There are a number of factors to untangle about why this divide exists, and it's something the Richmond Fed has begun studying in depth. But in many cases, it's because the jobs that traditionally supported these communities have moved, and the people (often understandably) haven't.

While broadly speaking, labor market outcomes are better in urban areas than in rural areas, that's not true for every part of an urban area: There are divides within cities as well. In this, unfortunately, Maryland is not an exception. Here in Baltimore, at the same time new shops and restaurants are being built on Pratt Street and luxury apartment towers are rising on Light Street, there are parts of the city where people can't find jobs and row houses sit vacant.

This is a topic our Bank has been actively studying for several years. For example, we are currently in the midst of an extensive research project, focused on Baltimore, to understand how some individuals are able to move out of intergenerational poverty.2 And last year, we brought together some of the leading researchers in urban economics for a conference here. I wish I could tell you we'd found a silver bullet, but as you know the challenges and solutions are complex.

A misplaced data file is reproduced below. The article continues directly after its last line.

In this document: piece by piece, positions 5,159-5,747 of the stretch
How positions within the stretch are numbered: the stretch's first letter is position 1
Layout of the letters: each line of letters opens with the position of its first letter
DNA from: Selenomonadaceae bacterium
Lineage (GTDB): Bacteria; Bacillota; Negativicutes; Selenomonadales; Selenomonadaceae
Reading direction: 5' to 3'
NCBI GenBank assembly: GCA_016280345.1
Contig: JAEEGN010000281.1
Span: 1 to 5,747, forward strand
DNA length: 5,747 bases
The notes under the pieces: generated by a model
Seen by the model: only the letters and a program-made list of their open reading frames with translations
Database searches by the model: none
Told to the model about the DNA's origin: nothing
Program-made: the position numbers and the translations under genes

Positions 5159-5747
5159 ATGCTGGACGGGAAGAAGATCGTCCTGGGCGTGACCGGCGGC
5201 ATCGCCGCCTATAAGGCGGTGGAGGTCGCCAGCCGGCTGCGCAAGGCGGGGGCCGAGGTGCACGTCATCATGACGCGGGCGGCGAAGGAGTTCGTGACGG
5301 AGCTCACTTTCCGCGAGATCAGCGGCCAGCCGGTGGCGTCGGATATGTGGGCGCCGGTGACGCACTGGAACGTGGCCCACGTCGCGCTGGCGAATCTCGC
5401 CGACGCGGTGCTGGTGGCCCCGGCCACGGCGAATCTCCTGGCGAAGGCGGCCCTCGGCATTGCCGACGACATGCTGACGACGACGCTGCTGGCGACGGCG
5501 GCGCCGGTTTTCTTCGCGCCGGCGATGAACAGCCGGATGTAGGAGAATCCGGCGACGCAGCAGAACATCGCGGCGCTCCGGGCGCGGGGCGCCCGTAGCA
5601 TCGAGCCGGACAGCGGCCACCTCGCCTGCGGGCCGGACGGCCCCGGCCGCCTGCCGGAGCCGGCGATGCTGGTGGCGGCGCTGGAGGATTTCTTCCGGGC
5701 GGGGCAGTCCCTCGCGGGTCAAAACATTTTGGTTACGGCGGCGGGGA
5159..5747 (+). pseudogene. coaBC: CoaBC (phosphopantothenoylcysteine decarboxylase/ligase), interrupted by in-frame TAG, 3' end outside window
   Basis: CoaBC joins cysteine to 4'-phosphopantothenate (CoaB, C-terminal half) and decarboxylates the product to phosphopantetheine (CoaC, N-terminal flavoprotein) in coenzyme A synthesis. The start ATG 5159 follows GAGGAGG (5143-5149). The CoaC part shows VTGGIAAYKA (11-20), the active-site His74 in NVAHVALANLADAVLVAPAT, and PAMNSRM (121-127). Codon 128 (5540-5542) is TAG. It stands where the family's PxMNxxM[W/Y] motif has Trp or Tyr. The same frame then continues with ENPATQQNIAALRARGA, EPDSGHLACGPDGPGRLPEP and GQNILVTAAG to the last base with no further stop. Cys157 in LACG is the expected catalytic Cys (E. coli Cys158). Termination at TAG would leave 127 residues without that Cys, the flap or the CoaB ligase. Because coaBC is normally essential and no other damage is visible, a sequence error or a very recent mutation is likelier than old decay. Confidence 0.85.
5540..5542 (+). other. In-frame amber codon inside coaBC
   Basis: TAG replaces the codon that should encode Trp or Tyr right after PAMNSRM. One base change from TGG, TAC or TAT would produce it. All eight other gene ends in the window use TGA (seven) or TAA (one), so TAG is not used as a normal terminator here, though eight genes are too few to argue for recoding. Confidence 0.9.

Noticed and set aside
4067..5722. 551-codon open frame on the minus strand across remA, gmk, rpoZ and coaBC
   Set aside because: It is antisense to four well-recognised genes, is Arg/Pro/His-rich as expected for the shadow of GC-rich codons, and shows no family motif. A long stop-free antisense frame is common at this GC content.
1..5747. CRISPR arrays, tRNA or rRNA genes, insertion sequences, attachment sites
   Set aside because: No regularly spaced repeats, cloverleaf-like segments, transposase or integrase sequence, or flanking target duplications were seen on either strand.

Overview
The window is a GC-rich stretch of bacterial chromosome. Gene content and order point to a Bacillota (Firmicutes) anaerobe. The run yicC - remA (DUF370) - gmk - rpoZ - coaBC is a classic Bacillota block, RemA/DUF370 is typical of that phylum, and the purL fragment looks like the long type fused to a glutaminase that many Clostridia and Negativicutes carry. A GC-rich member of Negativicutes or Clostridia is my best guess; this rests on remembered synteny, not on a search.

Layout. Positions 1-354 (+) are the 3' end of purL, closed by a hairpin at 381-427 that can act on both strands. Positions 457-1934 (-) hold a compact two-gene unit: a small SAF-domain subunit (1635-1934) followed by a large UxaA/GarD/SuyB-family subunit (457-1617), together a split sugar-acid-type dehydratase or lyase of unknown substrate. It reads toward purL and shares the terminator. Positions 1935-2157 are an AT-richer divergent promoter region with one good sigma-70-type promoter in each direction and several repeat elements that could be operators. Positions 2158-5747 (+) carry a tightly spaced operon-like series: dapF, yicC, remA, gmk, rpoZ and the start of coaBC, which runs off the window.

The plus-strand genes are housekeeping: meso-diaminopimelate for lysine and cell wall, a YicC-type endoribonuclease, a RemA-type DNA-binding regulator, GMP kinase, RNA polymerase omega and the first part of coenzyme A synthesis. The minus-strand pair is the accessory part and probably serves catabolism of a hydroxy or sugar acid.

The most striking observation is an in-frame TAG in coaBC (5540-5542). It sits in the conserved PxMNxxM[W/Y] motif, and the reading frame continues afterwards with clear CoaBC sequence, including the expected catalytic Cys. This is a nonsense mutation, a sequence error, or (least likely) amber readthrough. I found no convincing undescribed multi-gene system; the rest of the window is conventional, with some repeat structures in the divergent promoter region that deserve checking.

We have to keep searching for the answers, because the size of the opportunity is significant.

Areas with higher employment rates tend to have lower poverty and crime rates and fewer challenges with substance abuse. And on the national level, increasing our labor force is an important opportunity to support continued economic growth.

Workforce Development and Mobility

While there's no one-size-fits-all answer, I do think there are some common themes; in particular, workforce development and mobility.